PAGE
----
Minister Tim Groser advised that, on Day 1, some US$150 m. had been pledged, and it was hoped that this would leverage private funding as well. But he stressed that it was not just a question of finance – the essence was coordination, of research already underway and new research yet to be funded. France, for example, already has some 500 researchers in agriculture and climate change who would form part of the Alliance. India’s contribution would be immense as well. Once the political momentum was underway, it was important to turn it over to the scientists.
Denmark gave the most impressive example of the potential of the Alliance. Since 1990 it had increased agricultural production by 16% yet agricultural emissions had dropped by 23%. This had been achieved through optimisation of the nutrient chain and improving water management. …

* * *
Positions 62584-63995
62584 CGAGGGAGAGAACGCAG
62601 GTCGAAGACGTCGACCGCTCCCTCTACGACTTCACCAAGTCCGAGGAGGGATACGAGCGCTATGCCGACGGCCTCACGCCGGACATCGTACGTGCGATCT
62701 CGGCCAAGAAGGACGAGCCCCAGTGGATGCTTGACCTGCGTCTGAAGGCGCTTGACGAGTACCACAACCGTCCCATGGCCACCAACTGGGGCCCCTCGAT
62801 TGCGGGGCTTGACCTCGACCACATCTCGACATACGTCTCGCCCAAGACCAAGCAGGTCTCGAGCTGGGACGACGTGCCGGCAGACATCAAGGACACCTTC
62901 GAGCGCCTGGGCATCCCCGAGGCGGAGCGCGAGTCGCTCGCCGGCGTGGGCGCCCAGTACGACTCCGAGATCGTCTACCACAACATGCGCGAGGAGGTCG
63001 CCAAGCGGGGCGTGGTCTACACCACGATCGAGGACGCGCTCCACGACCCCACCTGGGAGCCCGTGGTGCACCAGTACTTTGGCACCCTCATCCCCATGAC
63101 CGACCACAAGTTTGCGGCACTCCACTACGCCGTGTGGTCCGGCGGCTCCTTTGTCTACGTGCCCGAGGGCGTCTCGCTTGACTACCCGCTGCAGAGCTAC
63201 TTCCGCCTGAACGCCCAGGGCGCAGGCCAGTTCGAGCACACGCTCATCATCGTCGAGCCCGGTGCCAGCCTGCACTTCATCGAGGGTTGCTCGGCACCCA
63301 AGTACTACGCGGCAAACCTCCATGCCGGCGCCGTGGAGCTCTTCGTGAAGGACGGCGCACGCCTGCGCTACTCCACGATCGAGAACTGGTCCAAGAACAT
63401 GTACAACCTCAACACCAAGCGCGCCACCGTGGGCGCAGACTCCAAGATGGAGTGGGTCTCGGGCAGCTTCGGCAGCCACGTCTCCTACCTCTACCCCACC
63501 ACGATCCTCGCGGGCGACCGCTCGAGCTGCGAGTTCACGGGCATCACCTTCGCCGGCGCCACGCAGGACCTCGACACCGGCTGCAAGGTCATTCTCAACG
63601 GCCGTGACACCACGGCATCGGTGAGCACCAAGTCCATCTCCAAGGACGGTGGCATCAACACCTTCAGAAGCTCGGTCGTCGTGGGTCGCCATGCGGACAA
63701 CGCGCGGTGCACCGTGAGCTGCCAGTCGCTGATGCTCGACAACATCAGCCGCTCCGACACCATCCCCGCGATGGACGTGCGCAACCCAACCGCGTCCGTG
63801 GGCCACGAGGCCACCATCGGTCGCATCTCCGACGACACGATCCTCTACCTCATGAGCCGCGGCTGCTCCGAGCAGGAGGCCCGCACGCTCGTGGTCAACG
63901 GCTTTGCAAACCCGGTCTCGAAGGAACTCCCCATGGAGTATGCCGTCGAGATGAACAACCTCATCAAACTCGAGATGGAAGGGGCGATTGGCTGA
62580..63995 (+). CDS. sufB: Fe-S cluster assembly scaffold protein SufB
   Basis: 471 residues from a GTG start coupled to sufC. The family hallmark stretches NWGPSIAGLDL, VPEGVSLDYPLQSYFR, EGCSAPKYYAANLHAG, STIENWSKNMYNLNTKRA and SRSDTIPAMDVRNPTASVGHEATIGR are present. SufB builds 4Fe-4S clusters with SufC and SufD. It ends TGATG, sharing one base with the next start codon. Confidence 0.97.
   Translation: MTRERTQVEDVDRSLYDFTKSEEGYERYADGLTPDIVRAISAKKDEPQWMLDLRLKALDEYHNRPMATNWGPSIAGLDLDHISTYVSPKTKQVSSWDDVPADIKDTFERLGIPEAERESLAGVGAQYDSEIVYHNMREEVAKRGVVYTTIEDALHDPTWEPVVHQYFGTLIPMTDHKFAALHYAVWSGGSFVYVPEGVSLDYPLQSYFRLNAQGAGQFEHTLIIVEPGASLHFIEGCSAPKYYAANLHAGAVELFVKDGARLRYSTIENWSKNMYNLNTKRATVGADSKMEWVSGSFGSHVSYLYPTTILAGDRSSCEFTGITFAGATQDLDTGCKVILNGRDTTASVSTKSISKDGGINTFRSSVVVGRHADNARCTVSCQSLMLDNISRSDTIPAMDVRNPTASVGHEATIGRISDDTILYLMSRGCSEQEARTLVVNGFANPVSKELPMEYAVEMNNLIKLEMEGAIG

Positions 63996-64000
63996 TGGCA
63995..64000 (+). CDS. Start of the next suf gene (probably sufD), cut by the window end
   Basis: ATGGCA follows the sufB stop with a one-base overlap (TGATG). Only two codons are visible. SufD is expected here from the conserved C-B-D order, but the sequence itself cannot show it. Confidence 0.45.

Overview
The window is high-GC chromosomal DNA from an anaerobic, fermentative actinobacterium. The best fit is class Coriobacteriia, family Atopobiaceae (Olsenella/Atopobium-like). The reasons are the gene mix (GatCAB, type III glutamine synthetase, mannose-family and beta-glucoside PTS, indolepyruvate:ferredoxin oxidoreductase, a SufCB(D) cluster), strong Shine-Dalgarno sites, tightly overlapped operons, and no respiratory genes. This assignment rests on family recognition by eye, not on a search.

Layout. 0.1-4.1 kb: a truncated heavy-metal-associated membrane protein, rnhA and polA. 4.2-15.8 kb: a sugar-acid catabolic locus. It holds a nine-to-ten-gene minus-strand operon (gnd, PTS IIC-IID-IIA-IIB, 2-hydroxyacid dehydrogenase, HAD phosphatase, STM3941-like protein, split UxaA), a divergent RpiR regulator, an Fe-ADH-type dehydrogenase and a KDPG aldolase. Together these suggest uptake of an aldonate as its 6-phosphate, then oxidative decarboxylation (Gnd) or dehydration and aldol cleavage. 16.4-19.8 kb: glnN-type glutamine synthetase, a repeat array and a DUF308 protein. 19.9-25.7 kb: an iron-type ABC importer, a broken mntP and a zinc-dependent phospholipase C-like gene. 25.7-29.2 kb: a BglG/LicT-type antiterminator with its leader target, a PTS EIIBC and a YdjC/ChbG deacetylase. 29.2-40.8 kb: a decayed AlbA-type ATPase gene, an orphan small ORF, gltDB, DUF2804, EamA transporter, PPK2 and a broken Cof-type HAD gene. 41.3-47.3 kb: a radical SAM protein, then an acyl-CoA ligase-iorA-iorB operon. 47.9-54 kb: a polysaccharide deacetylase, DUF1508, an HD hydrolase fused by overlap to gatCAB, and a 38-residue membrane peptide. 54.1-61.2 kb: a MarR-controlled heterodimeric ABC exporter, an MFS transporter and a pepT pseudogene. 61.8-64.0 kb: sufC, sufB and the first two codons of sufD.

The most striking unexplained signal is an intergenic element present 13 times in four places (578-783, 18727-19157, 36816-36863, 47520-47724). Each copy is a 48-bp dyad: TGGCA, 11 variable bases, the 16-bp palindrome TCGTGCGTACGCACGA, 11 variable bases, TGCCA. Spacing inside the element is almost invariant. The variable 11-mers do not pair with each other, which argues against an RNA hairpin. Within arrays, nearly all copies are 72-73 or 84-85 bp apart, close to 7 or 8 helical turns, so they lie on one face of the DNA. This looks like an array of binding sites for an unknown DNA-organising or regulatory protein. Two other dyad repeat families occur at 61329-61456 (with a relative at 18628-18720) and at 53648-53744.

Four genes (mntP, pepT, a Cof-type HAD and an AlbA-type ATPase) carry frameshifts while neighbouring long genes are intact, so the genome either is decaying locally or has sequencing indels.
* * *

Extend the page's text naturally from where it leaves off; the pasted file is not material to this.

We should take a positive view of this initiative.
And Jeanette Fitzsimons said:
The Green Party today welcomed the announcement that New Zealand will lead a Global Research Alliance for reducing climate change emissions from agriculture, adding that it is crucial to pursue science and ideas that enhance our clean green reputation.
“I am delighted that New Zealand is finally doing something serious about fighting climate change and reducing agricultural emissions,” said Green Party Climate Change and Agriculture spokesperson Jeanette Fitzsimons. …
So New Zealand has achieved around the only positive announcement from Copenhagen, with an initiative that pleases both ETS sceptical businesses and the Greens. So who does that leave?
Labour’s Charles Chauvel. In a bizarre press release (one which Clark would have called treasonous if she was still PM) he has attacked the Global Alliance claiming NZ should have gone it alone:
“The multinational nature of the Global Agriculture Fund will inevitably mean that New Zealand won’t own the results of any research paid for by it.
“So, as well as there being substantially less money for investment in the reduction of emissions from agriculture, New Zealand will be poorer because we lose the opportunity to sell or share emissions reduction technology in our singular area of expertise on our own terms.